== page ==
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October 13, 2012

JPD taking to the river for safety

Officers get boat to help security for river commerce

JEFFERSONVILLE — The Jeffersonville Police Department launched its new boat into the Ohio River on Friday afternoon, marking the latest step in establishing the department’s first River Patrol.

The launch into Duffy’s Landing was the first time the 27-foot Boston Whaler Challenger had been put into water.

Jeffersonville Police Department officials reported that the River Patrol will primarily be a security measure for the commercial business flowing in and out of the Port of Indiana-Jeffersonville and JeffBoat.

Residents also can expect to see the boat conducting patrols during special events such as Thunder Over Louisville and shows at the city’s RiverStage.

Grimm said the cost of the boat and all the training fees associated with getting police officers seaworthy were provided through federal funds.

“It was purchased solely on federal grant money that the police department actually applied for two years ago and received funding for this year at a cost of $162,000,” Jeffersonville Police Chief Chris Grimm said. “The boat is entirely funded by grant money.”

Grimm said the pick-up truck the department bought to pull the boat was purchased through nonreverting funds that the police gains through firearm permits, towing fees, traffic tickets and finger-printing fees.

“Technically, the taxpayer of Jeffersonville didn’t pay any of their property tax money toward anyone of these two items,” he said.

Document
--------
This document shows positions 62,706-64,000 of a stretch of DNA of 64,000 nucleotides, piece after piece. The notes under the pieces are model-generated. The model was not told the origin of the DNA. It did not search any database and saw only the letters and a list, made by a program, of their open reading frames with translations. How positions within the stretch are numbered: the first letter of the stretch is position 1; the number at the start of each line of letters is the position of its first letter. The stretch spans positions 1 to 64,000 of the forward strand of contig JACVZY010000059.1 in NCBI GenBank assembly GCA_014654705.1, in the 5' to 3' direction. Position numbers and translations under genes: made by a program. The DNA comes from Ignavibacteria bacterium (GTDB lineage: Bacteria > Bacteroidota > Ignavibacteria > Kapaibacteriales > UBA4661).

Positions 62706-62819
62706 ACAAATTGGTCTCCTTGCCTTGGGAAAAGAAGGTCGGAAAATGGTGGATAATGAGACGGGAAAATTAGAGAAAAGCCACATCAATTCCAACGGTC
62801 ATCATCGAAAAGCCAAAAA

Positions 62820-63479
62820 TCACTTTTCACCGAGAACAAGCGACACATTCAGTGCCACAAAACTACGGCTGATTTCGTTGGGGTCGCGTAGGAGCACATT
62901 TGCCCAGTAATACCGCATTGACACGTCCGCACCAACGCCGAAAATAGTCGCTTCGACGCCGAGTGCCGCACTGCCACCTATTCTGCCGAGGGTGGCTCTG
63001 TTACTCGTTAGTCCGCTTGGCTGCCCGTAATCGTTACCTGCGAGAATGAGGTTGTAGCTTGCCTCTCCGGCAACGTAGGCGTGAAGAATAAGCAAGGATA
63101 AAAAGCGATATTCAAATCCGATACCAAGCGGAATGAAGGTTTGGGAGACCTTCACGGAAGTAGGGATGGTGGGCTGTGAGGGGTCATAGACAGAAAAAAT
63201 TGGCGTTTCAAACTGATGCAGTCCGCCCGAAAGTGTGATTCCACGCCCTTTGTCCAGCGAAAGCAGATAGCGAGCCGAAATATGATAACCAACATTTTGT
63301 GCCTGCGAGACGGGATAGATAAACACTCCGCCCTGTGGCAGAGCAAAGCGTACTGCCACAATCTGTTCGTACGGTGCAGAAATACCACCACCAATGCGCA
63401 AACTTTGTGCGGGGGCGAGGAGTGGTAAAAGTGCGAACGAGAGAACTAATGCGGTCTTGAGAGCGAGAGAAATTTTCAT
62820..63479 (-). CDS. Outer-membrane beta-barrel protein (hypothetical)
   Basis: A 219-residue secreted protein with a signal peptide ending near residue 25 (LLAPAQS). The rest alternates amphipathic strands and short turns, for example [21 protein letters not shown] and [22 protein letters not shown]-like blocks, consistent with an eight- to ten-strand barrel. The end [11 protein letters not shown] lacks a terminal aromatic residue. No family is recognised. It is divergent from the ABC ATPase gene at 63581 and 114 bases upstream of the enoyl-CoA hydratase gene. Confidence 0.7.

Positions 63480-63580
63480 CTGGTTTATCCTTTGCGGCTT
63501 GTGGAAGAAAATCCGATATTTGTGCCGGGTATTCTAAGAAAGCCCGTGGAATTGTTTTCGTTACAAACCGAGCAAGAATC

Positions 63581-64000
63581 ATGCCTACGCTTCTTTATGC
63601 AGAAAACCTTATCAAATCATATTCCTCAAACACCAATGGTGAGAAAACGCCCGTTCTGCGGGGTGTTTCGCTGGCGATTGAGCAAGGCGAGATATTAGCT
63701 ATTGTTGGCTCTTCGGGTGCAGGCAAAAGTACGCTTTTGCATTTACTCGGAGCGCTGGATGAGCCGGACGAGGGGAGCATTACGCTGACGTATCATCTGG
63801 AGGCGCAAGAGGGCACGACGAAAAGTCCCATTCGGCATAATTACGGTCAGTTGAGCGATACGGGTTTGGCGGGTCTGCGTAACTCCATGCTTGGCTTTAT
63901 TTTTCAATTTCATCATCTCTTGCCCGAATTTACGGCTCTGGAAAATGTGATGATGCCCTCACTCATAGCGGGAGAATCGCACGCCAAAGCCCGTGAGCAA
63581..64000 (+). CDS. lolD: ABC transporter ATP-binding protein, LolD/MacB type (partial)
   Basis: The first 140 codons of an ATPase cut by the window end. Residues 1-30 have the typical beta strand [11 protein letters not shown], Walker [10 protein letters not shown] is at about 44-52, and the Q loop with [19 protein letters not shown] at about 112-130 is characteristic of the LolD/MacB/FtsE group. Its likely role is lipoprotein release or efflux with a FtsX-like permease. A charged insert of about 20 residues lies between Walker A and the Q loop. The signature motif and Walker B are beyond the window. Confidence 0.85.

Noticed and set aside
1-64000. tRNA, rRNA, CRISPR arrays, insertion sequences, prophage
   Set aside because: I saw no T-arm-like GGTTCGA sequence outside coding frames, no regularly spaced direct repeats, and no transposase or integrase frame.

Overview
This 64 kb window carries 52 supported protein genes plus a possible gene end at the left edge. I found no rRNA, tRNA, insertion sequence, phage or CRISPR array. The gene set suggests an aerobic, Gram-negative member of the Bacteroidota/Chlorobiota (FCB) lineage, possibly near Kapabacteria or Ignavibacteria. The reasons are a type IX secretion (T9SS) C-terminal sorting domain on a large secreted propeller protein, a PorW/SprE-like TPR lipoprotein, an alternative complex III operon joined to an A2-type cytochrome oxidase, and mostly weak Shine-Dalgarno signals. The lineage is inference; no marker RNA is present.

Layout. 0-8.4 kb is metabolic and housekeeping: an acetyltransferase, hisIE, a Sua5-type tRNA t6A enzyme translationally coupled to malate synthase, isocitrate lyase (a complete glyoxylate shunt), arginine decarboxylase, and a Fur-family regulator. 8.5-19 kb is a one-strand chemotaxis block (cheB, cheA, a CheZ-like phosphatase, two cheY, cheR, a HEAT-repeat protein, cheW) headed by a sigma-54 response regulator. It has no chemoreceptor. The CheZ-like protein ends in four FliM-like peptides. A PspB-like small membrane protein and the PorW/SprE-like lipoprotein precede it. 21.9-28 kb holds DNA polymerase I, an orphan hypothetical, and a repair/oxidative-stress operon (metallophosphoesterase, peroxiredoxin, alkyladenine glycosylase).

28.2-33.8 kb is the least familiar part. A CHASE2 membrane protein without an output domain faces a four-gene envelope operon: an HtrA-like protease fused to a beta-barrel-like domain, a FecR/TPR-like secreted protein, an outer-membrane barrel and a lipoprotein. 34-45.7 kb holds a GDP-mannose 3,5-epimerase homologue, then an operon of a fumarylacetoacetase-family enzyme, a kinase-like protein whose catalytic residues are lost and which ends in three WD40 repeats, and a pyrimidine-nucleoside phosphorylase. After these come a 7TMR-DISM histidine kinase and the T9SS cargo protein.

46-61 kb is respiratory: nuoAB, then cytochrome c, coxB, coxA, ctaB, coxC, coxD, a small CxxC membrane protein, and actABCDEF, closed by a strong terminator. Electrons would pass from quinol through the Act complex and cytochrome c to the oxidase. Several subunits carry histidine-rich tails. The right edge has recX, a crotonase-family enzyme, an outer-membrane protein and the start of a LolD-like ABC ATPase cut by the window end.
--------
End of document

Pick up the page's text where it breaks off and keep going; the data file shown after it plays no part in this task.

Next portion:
When not protecting riparian commercial interests, Grimm said the River Patrol will be active primarily on summer weekends, holidays and special events. Officers will also conduct boat inspections and be on the look out for those boating while intoxicated, Grimm said.

Grimm said the hopes the added law enforcement will result in more boaters coming to the area.

“This is just an addition to help us make sure everybody is safe,” he said.

While the boat will provide traditional water patrol, Grimm said implementing the River Patrol in Jeffersonville is a Homeland Security issue

“There is about $43 billion in commerce that comes up and down the river, and a lot of that does stop here in Jeffersonville. It is mainly to insure commerce comes up and down the river without any hiccups,” he said. “Part of their responsibility will make sure all those shipments are safe and things coming in and out of the port are safe.”

Grimm also took time to clear up the misconception that the river is purview of Louisville lawmen, since Indiana’s state line only extends a few feet into the river.

“The Ohio River is concurrent jurisdiction, which basically means Indiana law enforcement agencies can enforce Indiana law all the way to the Kentucky shores, and Kentucky can enforce all the way to the Indiana shores.”

The River Patrol will be staffed by nearly 30 Jeffersonville police officers, with the majority of the officers working part time with the River Patrol.

“This is not a full-time thing for them. They will still have their responsibilities on the street. They will still have their own patrol responsibilities to take care of before River Patrol. It should not effect the level of coverage we have on the street,” he said.

A federal grant of $363,477 was received by the police to train the officers.  Grimm said he expects the River Patrol to be in full effect by next summer.

Grimm said Louisville Metro Police Department deserves thanks for working closely with JPD over the course of the summer to get them prepared to operate their own river patrol.

He said he looks forward to Jeffersonville police making the waterway safer by working in concert with other river patrol units including LMPD, Indiana DNR, Kentucky Fish and Wildlife and the U.S. Coast Guard.

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